things that come from the Spirit of God, for they are foolishness to him,
and he cannot understand them, because they are spiritually discerned.
The spiritual man makes judgments about all things, but he himself is not
subject to any man’s judgment: "For who has known the mind of the Lord that
he may instruct him?" But we have the mind of Christ. 1 Corinthians 2:6-16.
Opinion is a point of view regarding any proposition, statement, theory or
event, the truth or falsehood of which is supported by evidence. This evidence renders the viewpoint
does not produce the degree of knowledge or certainty mentioned above.
Opinions often contain some degree of bias and can be
speculative in nature. Because men and women originally were created in the
image of God, they possess a God-given right to form opinions, but only
in those areas in which the Bible is silent or unclear. To assert a differing
opinion where God has provided clarity is arrogance and an act of
independence/rebellion; it is sin.
and BIGOTRY --
Prejudice is a premature, emotionally-adverse perspective, which is formed
without awareness or regard for evidence or facts. Bigotry is
prejudice push to an extreme. It finds expression in an
unreasonable, and obstinate attitude and often seeks to masquerade as opinion.
Because God is reasonable, just, and fair, both prejudice and bigotry are
ungodly; they are sin.
-- First, an apology for use of this 'expletive' term.
However, given its ubiquitous presence in today's society, it's important to
provide a clear definition so that you can accurately identify it when
it's encountered. The rise of 'bullshitting' and 'bullshitters' is
directly related to the rise in forms of philosophic relativism,
which reject categories of truth and error. Without
these philosophical categories, or the
ability to discern the difference, all dialogue is reduced to the level of
propaganda and/or the exercise of power. Since no viewpoint can be more
"true" than another, superiority of argument is measured according to the wit, skill, stealth,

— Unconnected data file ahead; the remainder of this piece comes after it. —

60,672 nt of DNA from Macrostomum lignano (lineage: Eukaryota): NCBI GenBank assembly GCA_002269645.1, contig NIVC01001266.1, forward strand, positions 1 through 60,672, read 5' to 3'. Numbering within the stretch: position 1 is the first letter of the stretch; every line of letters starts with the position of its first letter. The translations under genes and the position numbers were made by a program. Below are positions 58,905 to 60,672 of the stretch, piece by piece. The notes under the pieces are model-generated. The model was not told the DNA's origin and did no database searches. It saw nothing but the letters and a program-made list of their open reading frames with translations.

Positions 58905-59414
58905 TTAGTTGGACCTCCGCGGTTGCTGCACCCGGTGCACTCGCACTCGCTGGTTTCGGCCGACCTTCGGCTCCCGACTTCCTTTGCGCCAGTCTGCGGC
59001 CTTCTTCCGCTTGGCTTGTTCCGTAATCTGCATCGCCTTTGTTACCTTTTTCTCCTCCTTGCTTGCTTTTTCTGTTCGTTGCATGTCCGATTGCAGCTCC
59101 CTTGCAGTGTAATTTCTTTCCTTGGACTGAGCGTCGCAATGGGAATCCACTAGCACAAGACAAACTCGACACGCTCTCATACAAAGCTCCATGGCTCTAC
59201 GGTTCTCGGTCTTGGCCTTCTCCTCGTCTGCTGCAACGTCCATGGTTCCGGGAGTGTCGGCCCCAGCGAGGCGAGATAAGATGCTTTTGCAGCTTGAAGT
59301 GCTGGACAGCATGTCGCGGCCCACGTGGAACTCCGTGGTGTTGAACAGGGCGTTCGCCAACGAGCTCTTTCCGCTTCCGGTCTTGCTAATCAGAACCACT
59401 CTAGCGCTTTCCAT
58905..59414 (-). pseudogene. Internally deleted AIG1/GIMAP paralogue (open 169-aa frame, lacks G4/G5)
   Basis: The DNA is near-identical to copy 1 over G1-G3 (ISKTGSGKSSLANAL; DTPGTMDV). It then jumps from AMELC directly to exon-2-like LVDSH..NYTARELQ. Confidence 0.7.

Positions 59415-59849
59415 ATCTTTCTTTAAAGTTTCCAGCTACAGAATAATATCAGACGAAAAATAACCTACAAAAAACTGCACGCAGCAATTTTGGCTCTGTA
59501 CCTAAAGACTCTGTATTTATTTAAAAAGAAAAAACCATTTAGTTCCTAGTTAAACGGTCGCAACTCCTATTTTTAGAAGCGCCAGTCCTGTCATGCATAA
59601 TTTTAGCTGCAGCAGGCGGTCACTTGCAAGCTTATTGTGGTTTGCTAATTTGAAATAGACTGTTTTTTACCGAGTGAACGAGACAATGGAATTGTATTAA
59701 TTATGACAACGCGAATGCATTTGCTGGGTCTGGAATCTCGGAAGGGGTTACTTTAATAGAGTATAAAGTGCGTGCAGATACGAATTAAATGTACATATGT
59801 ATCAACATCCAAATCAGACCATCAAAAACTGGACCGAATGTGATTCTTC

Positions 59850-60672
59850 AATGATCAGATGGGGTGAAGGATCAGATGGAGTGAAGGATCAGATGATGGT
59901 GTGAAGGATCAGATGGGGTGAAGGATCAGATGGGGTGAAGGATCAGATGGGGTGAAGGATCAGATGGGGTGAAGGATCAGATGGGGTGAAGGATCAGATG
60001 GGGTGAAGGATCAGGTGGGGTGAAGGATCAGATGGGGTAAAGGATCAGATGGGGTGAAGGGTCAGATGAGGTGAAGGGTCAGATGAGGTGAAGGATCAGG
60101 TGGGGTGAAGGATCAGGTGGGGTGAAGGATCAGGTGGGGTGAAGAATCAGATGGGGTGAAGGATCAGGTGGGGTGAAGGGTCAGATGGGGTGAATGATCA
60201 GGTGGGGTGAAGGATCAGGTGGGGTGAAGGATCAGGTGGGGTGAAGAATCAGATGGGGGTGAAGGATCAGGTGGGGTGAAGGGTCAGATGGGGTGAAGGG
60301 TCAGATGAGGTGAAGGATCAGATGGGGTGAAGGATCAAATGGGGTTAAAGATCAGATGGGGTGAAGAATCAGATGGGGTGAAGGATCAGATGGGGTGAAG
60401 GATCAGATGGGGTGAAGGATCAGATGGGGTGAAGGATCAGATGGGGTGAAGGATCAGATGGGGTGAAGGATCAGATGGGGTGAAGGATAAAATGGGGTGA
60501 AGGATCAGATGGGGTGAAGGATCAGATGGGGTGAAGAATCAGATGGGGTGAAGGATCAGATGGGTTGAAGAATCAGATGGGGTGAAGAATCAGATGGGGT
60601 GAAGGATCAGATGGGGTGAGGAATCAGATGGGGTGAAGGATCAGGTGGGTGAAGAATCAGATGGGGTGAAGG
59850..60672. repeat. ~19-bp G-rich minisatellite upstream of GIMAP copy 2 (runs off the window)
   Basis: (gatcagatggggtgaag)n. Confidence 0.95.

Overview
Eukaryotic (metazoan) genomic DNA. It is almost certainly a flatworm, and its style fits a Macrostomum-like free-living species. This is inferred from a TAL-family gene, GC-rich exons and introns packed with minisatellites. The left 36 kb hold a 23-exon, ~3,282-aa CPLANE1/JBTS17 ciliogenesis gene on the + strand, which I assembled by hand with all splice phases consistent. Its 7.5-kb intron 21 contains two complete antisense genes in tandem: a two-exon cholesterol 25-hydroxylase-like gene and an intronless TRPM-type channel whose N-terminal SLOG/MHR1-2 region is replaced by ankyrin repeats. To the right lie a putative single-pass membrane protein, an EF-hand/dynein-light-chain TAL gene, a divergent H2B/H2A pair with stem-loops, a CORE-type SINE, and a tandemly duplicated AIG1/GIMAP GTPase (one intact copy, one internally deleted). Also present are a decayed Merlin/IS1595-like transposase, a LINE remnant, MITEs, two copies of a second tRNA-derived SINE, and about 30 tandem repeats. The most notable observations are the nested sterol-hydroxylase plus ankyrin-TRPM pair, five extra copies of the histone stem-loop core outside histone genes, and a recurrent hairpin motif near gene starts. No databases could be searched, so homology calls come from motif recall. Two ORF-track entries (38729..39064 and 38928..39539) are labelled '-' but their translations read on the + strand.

or force by which the viewpoint is presented.
Bullshit is commonly
used to describe statements made by people more concerned with the response of
the audience than in truth and accuracy, such as goal-oriented statements made
in the field of politics or advertising.
"Bullshit" does not
necessarily have to be a complete fabrication; with only basic knowledge about a
topic, bullshit is often used to make the audience believe that one knows far
more about the topic by feigning total certainty or making probable predictions.
It may also merely be 'filler' or nonsense that, by virtue of its style or
wording, gives the impression that it actually means something.
In his essay 'On
Bullshit' (originally written in 1986, and published as a
monograph in 2005), philosopher Harry Frankfurt of Princeton University
characterizes bullshit as a form of falsehood distinct from lying. The liar,
Frankfurt holds, knows and cares about the truth, but deliberately sets out to
mislead instead of telling the truth. The "bullshitter", on the other hand, does
not care about the truth and is only seeking to impress. It is impossible for
someone to lie unless he thinks he knows the truth. Producing bullshit requires
no such conviction. A person who lies is thereby responding to the truth, and he
is to that extent respectful of it. When an honest man speaks, he says only what
he believes to be true; and for the liar, it is correspondingly indispensable
that he considers his statements to be false. For the bullshitter, however, all
these bets are off: he is neither on the side of the true nor on the side of the
false. His eye is not on the facts at all, as the eyes of the honest man and of
the liar are, except insofar as they may be pertinent to his interest in getting
away with what he says. He does not care whether the things he says describe
reality correctly. He just picks them out, or makes them up, to suit his